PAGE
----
Yet over the course of his talk, he did win me over with some of his personal anecdotes as well as observations on the task of film-making, some of which I will aboard here. First off, he talked about his upbringing in Victoria as a very young Egyptian-born Armenian who spoke not a word of English. That resonated with me because I had gone through similar experiences where I was thrown into a country and culture without having any target language skills to get by with.

In his case, he had at least some, if merely feeble and symbolic support from his father. It was he who told the kindergarten teacher that should his son utter a particular phrase in their language, it meant he was hungry; any other phrase simply meant he needed to go to the washroom. Yet when young Atom verbalised his need to go to the washroom, he was given a sandwich instead. This not only confused the young boy but made him aware and averted him of the delicacy and fragility of communication.

We may think we have the means to communicate but that may not be the case. Misunderstandings abound or lurk around the corner. This would happen too when he would talk about his ideas for films or literary adaptations. At times people would say they understand, but he knew that they did not. At other times, writers would disagree with him until they saw the finished product, as was the case with both Felicia’s Journey and The Sweet Hereafter. To his credit, it must be very difficult to give someone a clear picture of the contents of one’s mind, so, more often than not, he would let the images speak for themselves once the film was made.

Egoyan explained that his reason for adapting other people’s materials was because he himself did not have access to those worlds and experiences. Then we would take their materials and adapt them in his idiosyncratic ways, which might or might not resonate with the original author. Film adaptations of literary works are a tricky subject and it is about both preserving the essence of the original work but also adding one’s unique and visual touch to the content. 

Either way, what this showed me was that film-making was a lonely process. Writing certainly is as writers spend most of their time alone producing sentences that are stitched together carefully and then finally presented as a fixed piece of work. In film, it seems that although you are constantly surrounded by people as there are many others involved in the film-making process, in the end, it is an equally lonely endeavor. Although he works closely with actors, some of them prefer not to talk much, as was the case with Kevin Bacon, according to the director. All and all, the only one who knows where all of this is going and how it will all look once put together will only be in the mind’s eye of the director. Yet once all the elements combine and come together, the finished product can then be shared with others.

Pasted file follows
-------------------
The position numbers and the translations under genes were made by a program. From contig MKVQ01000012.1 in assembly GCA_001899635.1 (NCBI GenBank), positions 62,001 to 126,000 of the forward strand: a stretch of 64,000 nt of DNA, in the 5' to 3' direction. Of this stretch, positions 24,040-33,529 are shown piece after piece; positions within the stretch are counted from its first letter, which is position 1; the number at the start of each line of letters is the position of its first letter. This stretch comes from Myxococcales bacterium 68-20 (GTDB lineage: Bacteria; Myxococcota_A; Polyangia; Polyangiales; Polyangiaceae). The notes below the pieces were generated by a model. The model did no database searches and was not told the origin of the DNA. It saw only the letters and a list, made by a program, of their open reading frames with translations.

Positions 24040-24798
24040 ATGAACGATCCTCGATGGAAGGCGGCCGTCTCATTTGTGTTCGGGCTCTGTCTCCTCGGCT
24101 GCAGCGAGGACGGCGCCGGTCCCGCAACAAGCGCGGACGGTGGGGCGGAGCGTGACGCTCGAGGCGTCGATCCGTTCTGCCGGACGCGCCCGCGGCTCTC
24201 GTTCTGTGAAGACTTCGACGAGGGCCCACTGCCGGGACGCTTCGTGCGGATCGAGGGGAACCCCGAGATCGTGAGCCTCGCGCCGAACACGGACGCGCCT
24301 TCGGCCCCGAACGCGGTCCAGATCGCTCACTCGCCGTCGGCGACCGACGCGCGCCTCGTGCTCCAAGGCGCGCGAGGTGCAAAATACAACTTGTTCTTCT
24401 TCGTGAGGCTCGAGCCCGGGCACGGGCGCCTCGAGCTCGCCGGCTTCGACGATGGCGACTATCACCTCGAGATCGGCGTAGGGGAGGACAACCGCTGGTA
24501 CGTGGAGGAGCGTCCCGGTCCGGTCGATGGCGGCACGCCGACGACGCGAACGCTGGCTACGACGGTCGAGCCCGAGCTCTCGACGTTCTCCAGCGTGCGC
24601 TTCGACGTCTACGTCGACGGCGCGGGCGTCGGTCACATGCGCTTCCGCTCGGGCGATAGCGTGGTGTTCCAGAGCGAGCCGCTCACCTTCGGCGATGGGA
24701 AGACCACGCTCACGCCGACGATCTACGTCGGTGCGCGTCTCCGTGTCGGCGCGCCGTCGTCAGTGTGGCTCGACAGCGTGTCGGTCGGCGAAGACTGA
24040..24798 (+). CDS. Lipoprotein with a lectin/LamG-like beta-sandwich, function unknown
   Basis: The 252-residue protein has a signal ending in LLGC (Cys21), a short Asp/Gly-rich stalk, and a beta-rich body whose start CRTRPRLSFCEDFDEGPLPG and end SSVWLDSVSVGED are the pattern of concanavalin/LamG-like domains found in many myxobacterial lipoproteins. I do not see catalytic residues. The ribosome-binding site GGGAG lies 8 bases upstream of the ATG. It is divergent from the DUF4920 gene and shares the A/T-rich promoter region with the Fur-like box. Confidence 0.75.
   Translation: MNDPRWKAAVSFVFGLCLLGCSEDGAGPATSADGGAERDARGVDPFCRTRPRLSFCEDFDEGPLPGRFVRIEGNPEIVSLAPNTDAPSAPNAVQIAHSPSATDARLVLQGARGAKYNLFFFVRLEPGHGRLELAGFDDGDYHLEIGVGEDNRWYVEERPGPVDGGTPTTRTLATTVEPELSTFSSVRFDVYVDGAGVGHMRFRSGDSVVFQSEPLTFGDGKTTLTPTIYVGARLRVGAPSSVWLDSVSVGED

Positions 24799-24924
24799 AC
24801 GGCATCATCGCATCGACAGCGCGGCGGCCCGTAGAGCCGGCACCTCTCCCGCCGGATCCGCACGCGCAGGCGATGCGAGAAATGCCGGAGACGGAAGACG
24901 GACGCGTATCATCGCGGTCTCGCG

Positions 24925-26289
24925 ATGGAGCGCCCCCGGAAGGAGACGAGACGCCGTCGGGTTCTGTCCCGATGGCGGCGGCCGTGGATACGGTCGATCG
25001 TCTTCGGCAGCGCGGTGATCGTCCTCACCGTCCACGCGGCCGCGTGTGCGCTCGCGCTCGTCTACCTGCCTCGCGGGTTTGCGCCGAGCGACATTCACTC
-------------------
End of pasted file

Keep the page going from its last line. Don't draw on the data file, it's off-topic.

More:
One of the things that strikes me about films as well is the use of music and I was glad but not particularly surprised that Egoyan himself relished that process. It is often the final but oh so important touch to the film. It is the carefully selected bits of soundtrack that give the film its necessary depth and often identity. That is an important part of film-making; the other would be to imbue your characters with empathy. That way stories can resonate with us and even so-called “cold” film-makers like Michael Haneke show empathy even for dubious or downright despicable characters.

The evening ended with a Q & A session. My question would have been about his relationship with technology. Although technology represents an important part of his films, it is also portrayed as an alienating effect. I wanted to know how he felt about this himself. He alluded to some of it as he told us, with some visible regret, that the old and intimate experience of sitting in a dark room with strangers and seeing the actions projected on a screen was slowly dying out. Instead, we stream movies. That has led to an explosion of content and although it is often of very good quality, it is too much to consume for any single individual.

I decided to postpone my question for a little later in person. We had been given a ticket that would be converted to a drink of our choice, for me it was an unexpected but very welcome glass of red wine. At the reception, I literally hung around in the vicinities of Atom Egoyan who was approached by many attendees with numerous questions and comments.


I stood there patiently, waiting for him to notice me. But unfortunately, people would butt in or slightly shove me to the side. But no matter, I had the iron resolve to abide my time. I was going to ask him my particular question about technology and end it on an ironic note with a selfie of the two of us. There! Finally, he took note of me and raised his eyebrows and walked half a step in my direction before he was pulled over to the side by one of the organizers. There was thereafter another photo-op with certain people after which I was immediately forgotten again.